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The lines between assistive technology, medical technology and mainstream technology are delightfully blurred as the world moves toward a streamlined system of technology for all. Smart glasses, artificial body parts, self driving cars, brain-sensing technology, and more. AT in the news for the week of 9/26-9/30.

A new sensor could help doctors insert needles for epidurals and other procedures 

FDA Approves The First Automated Insulin System For Type 1 Diabetes

‘Artificial pancreas’ could seriously improve life for diabetics

Driverless vehicle tested at Perkins

3D printing brings vision for a customized future 

“There’s an urgent need for assessing polio survivors to prevent deformities from developing with adaptable tech”

Microsoft Garage Hearing AI helps a deaf person listen to the radio-this is why we do it

Specialized Smart Glasses

In glaucoma patients, reading difficulties may inspire e-reader apps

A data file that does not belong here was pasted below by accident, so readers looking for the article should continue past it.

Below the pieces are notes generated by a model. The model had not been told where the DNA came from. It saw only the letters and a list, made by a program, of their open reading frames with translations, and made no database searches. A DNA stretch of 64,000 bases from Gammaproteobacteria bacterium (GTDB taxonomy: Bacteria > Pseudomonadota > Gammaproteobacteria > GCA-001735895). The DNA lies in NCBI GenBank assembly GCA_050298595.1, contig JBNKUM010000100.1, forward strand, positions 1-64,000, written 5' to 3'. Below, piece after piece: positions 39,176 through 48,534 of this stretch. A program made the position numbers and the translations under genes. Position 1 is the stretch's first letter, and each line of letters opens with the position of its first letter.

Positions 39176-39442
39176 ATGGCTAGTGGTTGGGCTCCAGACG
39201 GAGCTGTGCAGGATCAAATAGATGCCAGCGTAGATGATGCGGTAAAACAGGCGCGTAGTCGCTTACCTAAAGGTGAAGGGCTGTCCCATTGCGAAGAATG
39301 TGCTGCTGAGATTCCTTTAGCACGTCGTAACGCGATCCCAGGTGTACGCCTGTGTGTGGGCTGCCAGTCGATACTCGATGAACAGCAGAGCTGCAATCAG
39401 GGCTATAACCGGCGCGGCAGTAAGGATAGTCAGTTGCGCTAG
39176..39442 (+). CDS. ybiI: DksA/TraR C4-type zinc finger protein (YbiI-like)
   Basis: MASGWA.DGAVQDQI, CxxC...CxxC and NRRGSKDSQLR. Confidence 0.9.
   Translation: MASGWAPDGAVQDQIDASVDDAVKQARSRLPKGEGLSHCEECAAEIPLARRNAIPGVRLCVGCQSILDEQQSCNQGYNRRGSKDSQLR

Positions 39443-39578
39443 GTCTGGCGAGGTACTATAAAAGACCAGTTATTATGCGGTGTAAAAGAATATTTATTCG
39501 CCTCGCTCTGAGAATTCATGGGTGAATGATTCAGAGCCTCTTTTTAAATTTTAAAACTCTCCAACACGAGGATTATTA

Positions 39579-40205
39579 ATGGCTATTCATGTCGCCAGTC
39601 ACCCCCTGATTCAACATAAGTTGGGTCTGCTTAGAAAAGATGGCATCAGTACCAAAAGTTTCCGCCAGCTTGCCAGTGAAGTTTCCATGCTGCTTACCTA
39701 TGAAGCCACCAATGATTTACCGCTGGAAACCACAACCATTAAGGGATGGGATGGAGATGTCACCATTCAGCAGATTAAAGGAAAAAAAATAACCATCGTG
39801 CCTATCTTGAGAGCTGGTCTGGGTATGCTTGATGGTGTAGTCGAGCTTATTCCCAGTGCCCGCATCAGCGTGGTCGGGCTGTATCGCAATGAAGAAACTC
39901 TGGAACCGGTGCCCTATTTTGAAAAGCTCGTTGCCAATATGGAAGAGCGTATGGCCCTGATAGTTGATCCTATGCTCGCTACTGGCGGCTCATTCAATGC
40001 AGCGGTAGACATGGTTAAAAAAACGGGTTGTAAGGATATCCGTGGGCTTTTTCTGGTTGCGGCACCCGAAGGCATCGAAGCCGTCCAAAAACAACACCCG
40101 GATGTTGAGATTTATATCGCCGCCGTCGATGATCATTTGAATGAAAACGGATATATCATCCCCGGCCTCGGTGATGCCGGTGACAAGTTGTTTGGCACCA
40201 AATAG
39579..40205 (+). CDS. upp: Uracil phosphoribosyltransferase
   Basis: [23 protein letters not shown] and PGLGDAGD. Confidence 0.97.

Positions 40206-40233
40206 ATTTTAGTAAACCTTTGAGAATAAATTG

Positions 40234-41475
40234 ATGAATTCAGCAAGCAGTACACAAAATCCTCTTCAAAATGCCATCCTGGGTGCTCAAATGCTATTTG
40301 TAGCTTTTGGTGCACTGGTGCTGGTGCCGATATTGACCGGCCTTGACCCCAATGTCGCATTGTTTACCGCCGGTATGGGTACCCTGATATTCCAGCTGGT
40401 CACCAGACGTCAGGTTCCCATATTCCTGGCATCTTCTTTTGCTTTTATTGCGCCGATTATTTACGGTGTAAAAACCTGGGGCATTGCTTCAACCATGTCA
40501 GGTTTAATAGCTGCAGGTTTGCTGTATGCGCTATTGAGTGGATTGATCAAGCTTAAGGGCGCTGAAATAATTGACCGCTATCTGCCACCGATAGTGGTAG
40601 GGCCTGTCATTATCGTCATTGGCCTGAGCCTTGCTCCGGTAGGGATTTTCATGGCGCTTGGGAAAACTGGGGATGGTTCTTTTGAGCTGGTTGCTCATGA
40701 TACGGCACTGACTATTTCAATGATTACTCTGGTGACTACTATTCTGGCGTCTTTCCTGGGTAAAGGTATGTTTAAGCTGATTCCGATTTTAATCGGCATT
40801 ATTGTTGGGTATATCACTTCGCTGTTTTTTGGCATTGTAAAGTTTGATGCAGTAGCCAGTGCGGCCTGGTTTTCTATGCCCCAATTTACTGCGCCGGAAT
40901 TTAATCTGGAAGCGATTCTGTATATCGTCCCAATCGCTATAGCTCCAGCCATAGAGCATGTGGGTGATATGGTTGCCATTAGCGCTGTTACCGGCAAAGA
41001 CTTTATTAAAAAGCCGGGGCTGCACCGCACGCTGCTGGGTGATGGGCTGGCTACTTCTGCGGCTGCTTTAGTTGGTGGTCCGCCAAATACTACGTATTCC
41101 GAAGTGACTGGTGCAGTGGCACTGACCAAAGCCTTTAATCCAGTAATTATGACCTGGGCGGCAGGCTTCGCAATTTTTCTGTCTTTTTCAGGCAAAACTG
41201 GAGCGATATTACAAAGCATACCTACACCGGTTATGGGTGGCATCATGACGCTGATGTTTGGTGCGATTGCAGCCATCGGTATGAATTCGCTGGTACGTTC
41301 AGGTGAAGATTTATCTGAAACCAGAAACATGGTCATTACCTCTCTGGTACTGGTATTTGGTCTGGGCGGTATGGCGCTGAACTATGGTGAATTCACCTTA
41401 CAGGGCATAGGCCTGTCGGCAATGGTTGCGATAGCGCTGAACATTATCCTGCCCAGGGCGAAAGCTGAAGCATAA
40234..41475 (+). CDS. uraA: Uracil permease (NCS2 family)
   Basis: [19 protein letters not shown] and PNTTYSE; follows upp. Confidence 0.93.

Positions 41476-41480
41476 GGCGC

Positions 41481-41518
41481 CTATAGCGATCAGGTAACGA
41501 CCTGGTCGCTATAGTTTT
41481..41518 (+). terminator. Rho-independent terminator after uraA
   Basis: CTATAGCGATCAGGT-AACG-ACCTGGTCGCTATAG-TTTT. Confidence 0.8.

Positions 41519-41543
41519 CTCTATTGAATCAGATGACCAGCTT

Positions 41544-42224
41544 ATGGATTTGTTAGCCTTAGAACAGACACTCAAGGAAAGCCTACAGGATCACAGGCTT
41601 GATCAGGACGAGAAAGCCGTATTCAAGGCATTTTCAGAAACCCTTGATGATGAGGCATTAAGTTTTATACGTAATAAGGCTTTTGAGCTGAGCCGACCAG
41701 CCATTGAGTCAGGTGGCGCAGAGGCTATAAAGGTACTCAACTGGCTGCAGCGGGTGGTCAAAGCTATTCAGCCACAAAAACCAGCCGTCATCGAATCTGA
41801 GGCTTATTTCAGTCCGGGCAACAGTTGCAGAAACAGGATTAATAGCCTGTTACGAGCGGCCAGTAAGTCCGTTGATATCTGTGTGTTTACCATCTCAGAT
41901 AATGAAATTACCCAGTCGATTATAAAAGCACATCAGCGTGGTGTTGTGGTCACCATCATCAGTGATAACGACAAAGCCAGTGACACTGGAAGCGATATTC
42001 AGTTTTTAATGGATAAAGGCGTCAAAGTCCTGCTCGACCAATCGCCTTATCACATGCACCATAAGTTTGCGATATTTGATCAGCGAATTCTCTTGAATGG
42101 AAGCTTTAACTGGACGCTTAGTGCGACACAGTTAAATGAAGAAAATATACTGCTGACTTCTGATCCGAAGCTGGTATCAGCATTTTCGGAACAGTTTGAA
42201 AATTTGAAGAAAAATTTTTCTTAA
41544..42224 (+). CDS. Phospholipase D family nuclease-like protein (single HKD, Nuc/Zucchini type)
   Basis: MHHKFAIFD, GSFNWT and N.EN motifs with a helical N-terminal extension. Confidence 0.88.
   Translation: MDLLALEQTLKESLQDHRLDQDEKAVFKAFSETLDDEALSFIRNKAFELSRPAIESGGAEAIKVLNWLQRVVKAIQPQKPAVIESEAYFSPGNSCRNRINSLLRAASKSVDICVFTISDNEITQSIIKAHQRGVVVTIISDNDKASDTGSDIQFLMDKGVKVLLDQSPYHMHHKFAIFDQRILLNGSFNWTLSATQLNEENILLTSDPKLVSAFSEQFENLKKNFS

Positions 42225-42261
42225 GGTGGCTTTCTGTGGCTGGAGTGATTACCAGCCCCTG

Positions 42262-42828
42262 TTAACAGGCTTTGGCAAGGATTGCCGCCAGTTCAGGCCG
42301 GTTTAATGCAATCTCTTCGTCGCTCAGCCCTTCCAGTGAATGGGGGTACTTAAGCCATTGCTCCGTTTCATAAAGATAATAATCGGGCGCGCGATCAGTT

These design choices improve the accessibility of your Sway presentations 

Intelligent trousers designed to assist people with limited mobility

Disabled man gets license, shows driverless tech’s potential

Developing leaders in assistive technology

A solution for treating wounds in conflict areas that suffer from a shortage of medical supplies?

Sight Sign app: Make your own eye signing device with an off-the-shelf robotic arm and Windows 10

Why New Brain-Sensing Technology Has Monkeys Type Shakespeare With Their Minds

Harkin stresses ADA must keep up with technology for disabled

Web Accessibility: Why It Matters and What Governments Can Do About It

How a ‘Smart’ Public Transit System Can Better Serve Riders With Disabilities

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